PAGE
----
Current noise cancelling technology comes in the form of headphones and earbuds. To cancel noise, these headphones emit an anti-noise signal to contrast the external sounds. The time available for the headphones to produce this anti-noise signal is extremely short. This results in some noise getting through, which is why all these devices must cover the entire ear with noise-canceling material. However, wearing such ear-blocking devices for long periods of time is not comfortable, and can even be harmful.
“Our goal is to not block the ear canal,” said Sheng Shen, lead author and a Ph.D. candidate in the Coordinated Science Laboratory and Dept. of Electrical and Computer Engineering (ECE). “We envision a behind-the-ear device that still achieves noise cancellation as good as the best headphones or earbuds available today.”
The main idea behind this research involves combining wireless IoT networks with noise cancellation. A microphone is placed in the environment that senses sounds and sends them over wireless signals to an earpiece. Since wireless signals travel a million times faster than sound, the earphone can receive the sound information much faster than the actual sound itself.
“This is similar to lightning and thunder -- the lightning arrives much before the thunder, allowing people to prepare for the loud rumble,” said Shen’s advisor, Romit Roy Choudhury, an ECE Professor. “Similarly, our ear device gets the sound information in advance, and has much more time to produce a better anti-noise signal.”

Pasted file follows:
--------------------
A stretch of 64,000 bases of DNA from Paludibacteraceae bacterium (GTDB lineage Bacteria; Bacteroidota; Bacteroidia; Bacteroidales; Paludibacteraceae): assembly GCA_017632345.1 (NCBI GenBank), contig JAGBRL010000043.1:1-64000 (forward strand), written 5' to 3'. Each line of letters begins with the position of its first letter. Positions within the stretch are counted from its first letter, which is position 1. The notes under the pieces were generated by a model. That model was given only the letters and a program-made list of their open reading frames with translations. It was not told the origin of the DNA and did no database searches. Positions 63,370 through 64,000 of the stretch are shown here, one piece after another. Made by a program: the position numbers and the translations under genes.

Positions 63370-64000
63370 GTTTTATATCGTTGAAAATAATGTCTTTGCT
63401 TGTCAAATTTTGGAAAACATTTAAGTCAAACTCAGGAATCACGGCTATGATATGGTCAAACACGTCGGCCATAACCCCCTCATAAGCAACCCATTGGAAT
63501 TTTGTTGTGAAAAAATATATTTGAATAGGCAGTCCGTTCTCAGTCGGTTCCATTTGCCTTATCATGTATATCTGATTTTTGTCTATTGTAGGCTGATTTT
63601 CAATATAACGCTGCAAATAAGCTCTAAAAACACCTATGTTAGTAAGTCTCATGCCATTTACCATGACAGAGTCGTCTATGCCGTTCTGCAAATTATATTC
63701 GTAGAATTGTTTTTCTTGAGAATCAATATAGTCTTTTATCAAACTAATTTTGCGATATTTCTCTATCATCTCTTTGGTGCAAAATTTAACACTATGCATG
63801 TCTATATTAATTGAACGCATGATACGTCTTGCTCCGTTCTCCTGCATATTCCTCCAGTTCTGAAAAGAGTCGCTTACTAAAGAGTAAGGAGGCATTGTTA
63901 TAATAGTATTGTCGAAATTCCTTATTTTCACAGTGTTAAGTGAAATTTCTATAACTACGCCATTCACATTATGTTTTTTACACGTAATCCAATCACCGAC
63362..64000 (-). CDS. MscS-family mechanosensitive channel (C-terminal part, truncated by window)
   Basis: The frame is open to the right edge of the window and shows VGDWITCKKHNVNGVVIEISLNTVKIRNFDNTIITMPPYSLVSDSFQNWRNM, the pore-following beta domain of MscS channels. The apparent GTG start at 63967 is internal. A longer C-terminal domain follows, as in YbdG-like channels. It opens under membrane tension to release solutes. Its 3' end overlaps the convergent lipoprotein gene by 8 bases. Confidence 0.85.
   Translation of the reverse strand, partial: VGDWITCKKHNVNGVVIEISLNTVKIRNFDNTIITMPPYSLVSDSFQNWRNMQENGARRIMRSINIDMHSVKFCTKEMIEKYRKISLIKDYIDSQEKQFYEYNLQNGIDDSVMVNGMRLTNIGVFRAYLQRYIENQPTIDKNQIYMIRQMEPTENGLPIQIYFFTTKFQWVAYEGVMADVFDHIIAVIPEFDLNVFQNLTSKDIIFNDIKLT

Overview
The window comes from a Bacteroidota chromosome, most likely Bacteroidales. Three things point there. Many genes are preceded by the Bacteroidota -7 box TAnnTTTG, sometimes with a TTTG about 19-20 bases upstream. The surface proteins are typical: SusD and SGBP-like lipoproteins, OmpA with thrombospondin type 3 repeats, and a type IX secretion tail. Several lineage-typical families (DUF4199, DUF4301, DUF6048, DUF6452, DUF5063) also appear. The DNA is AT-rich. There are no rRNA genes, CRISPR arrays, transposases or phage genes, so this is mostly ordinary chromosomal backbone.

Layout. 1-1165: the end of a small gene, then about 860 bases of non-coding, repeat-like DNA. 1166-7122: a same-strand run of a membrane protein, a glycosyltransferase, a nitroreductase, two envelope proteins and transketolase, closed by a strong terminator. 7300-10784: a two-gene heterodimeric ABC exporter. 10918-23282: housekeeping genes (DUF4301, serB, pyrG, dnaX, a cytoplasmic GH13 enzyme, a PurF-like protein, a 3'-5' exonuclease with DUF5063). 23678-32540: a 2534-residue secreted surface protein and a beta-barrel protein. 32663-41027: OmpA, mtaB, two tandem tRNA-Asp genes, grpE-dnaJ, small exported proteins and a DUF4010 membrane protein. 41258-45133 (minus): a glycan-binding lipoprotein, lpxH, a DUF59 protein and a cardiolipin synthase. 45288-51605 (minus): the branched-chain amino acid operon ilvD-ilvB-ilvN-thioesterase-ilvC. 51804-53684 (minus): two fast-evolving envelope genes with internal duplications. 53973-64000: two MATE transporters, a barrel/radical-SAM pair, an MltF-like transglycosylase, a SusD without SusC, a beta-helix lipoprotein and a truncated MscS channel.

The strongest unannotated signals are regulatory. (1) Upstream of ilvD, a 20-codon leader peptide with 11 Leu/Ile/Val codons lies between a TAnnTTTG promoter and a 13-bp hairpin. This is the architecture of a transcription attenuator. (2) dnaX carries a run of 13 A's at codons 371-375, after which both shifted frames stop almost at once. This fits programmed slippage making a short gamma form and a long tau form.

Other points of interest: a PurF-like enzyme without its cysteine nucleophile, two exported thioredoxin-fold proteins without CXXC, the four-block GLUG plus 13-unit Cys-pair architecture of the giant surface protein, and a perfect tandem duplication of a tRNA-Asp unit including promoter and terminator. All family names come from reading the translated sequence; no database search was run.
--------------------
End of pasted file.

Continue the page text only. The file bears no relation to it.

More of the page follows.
The figure to the right (and the attached video) shows an example of how this technology would work. The person who wants to cancel noise (Alice) would place the IoT microphone away from her, say on her office door. The noise from her coworkers’ conversation in the hallway is picked up by this IoT device and transmitted to Alice’s earpiece over a wireless connection. The actual sound arrives at the earpiece later, and because of this lead time, the noise can be fully canceled. As a result, it is no longer necessary to block the ear canal.
There are however, a few limitations. The IoT microphone needs to be between the noise source and Alice. If noise is coming at her from all directions, a couple more IoT devices would need to be placed around her. In tests conducted during the research, the device designed by Shen and Choudhury’s group outperformed a leading headphone in overall noise cancellation and was rated better by the human participants.
When asked about the potential privacy concerns involved with the device, Shen nullified some of the most common fears.
“The most common privacy concern is that the device will secretly record someone’s voice,” Shen said. “This device is analog, so it has no capacity to record the sound. The moment the device hears the sound it is sent out wirelessly.”
This differentiation is what separates Shen’s device from many IoT devices commonly used today, such as Amazon Echo and Google Home, which must record voice samples in order to operate.
Shen and his colleagues are already receiving attention for their work. The research paper about the project was recently selected for presentation at the upcoming Association for Computing Machinery Special Interest Group on Data Communication (ACM SIGCOMM) Conference which takes place in Budapest, Hungary, in late August. The conference brings together global researchers across the field of computer networking and communications.
“This is bound to change the way we think of noise cancellation, where networks of IoT sensors coordinate to enable quieter and more comfortable environments,” said ECE Assistant Professor Haitham Hassanieh, who is a co-author on this paper. Other co-authors include Nirupam Roy and Junfeng Guan, both ECE Ph.D. students at the University of Illinois Urbana-Champaign.
Looking forward, the team would like to expand the use of their device to provide noise cancellation for more than one individual at a time and make the wearable device even lighter for continuous use.